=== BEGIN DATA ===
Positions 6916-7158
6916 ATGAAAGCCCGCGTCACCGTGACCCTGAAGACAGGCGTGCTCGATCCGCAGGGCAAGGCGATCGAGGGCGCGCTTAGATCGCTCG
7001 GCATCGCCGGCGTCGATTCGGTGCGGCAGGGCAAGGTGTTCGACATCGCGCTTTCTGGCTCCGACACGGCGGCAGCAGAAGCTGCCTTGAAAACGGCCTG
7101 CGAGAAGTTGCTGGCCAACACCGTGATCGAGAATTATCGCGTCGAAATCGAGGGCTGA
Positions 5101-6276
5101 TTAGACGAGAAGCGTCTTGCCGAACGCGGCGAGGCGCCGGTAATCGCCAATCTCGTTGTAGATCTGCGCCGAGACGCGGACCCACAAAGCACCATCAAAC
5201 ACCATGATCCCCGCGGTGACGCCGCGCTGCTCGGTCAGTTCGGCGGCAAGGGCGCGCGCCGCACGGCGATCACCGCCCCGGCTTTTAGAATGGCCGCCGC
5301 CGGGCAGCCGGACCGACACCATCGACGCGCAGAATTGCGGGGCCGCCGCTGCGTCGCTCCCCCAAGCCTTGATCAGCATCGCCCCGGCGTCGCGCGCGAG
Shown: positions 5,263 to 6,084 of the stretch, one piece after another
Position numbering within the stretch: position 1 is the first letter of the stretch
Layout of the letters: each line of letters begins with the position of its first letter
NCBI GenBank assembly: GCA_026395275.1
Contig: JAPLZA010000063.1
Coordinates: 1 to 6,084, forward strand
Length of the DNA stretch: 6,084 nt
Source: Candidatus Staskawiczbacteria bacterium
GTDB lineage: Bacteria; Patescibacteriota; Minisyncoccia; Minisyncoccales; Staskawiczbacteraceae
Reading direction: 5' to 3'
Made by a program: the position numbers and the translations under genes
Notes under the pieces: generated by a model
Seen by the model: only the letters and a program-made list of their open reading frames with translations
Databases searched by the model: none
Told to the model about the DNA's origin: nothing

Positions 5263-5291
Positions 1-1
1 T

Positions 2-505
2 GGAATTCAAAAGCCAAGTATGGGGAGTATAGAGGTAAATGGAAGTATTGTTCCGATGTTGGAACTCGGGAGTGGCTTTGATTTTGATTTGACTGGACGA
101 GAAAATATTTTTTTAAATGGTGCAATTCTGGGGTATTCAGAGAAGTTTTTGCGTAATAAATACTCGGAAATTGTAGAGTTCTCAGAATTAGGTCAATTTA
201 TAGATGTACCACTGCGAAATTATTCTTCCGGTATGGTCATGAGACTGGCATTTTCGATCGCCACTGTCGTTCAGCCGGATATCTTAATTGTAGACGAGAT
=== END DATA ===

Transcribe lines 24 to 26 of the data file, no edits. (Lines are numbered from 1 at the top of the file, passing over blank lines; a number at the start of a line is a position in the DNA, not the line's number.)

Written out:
Positions 5263-5291
Positions 1-1
1 T